As of today (10-17-12) it says that the battery included with the flashlight is an alkaline (not zinc-carbon) battery. I did some shopping on line and I read different things on different web sites like this:
The flashlight will run 4.5 hours with an alkaline battery and the flashlight includes a battery.
The flashlight includes an alkaline battery.
The flashlight includes a carbon battery.
Well, if Rayovac says the battery I got with the flashlight is an Alkaline then by golly it is an alkaline. So after work today I bought an alkaline battery that says “alkaline” on it. I weighed the Rayovac alkaline and it weighed about 1-¼ pounds. I weighed the Energizer alkaline and it weighed 2-1/8 pounds. I figured the battery that I got with the flashlight must weigh less because I had been using it for a week and a half straight (ha ha) so I weighed a new one (still over 6 volts) and it was a light weight also. So for the rest of this instructable I will do away with any confusion and refer to the Rayovac alkaline as the lightweight alkaline. By the way, I like Rayovac. The flashlight I bought is a great deal at $3.50, even with the lightweight alkaline. I am sure I will buy more in the future.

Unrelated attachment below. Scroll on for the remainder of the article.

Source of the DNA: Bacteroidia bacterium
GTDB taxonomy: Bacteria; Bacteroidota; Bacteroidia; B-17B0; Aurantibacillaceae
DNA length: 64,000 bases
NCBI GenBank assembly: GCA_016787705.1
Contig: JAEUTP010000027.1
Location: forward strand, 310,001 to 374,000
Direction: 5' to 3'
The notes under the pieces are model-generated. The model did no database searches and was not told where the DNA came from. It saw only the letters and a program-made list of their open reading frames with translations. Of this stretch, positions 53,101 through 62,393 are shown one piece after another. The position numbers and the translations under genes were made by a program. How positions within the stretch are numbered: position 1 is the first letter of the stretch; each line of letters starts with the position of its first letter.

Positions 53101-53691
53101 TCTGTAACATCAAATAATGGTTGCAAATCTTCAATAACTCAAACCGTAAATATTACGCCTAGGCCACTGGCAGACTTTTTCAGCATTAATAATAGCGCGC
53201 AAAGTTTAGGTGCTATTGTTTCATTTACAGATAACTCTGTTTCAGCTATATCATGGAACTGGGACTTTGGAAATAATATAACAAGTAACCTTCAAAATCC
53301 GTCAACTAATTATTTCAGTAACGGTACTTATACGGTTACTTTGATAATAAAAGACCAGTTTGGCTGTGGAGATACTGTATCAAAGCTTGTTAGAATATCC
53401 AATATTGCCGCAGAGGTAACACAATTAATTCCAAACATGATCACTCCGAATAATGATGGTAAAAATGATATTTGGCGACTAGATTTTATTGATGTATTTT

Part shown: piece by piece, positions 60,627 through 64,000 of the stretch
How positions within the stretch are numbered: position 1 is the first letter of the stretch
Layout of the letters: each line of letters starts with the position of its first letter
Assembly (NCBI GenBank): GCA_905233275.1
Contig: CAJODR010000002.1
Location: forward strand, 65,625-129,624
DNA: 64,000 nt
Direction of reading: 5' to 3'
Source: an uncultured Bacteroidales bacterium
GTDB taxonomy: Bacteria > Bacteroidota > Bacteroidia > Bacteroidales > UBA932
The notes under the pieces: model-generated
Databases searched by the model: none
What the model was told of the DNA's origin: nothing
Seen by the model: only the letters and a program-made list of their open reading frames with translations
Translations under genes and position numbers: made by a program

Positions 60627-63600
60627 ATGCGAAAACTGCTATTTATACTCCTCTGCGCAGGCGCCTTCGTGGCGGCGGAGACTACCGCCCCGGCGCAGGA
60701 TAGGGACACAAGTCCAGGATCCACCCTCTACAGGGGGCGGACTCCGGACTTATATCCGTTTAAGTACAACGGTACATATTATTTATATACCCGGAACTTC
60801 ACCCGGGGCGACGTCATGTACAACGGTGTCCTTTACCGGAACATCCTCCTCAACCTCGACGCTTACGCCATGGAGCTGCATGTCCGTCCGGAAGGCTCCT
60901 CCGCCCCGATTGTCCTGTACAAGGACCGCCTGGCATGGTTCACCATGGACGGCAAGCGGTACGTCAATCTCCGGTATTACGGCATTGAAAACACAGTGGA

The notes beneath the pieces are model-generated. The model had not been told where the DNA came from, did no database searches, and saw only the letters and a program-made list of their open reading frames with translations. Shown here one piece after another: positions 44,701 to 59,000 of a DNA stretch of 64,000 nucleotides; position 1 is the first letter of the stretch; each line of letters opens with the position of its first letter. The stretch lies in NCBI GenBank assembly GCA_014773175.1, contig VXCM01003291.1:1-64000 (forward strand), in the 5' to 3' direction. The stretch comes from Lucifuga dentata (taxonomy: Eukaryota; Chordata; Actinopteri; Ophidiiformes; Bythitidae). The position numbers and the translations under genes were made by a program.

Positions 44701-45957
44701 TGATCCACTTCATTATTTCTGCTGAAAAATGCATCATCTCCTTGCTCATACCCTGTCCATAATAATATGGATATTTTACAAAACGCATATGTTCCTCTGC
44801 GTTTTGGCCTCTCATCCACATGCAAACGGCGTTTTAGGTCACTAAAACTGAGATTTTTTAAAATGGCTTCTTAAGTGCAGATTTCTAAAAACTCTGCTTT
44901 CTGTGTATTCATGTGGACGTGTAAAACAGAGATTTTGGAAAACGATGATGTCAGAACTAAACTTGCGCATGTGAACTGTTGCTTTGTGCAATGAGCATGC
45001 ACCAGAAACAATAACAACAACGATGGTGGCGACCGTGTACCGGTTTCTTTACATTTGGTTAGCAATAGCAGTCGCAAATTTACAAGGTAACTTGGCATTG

I have some battery data from several years back from Panasonic. It shows that alkaline batteries last about twice as long as their zinc-carbon counterparts. I have started a test today. I will be running one led with a 168 ohm resistor (150 + 18) connected to the Energizer alkaline battery for 1000 hours. I will measure and record the current in the circuit once a day and update this step a couple of times a week. My expectation based on the testing I have done already and the Panasonic specifications is that the LED will provide a useful amount of light for most if not all of the 1000 hours. I hope the current at 1000 hours will be about half of the starting current. We will see in 42 days.